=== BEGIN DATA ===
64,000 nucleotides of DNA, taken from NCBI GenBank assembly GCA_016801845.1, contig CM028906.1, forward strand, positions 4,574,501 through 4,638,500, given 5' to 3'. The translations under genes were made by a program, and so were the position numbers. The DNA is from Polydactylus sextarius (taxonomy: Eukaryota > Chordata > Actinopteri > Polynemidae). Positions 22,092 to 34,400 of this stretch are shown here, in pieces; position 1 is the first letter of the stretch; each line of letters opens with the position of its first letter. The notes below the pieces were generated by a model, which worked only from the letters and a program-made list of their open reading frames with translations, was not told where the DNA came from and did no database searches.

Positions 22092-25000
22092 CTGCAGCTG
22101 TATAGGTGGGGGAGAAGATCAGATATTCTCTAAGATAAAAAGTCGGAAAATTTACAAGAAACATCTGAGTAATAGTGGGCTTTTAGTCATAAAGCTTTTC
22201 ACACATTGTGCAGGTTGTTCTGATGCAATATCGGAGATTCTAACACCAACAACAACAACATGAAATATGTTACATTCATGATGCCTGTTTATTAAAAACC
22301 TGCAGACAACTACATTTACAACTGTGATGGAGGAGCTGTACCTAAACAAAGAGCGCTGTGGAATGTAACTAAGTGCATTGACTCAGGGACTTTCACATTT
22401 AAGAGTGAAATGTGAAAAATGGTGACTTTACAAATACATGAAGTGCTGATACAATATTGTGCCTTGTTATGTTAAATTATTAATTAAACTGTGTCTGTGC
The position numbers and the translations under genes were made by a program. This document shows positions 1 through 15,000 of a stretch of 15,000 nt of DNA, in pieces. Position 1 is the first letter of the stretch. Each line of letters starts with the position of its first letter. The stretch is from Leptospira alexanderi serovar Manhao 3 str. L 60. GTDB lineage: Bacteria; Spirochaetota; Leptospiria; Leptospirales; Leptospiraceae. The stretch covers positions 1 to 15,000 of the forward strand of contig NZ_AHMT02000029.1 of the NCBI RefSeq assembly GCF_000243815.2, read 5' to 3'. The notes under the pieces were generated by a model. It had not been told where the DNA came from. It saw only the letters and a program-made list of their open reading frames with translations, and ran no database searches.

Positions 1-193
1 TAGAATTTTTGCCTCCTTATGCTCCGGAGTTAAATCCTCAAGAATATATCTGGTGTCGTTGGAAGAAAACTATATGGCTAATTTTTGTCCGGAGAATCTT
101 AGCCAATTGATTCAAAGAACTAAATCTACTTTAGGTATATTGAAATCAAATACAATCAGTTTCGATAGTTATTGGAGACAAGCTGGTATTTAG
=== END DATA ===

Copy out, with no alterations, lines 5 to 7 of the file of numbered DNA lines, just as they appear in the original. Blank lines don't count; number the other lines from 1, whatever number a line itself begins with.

22201 ACACATTGTGCAGGTTGTTCTGATGCAATATCGGAGATTCTAACACCAACAACAACAACATGAAATATGTTACATTCATGATGCCTGTTTATTAAAAACC
22301 TGCAGACAACTACATTTACAACTGTGATGGAGGAGCTGTACCTAAACAAAGAGCGCTGTGGAATGTAACTAAGTGCATTGACTCAGGGACTTTCACATTT
22401 AAGAGTGAAATGTGAAAAATGGTGACTTTACAAATACATGAAGTGCTGATACAATATTGTGCCTTGTTATGTTAAATTATTAATTAAACTGTGTCTGTGC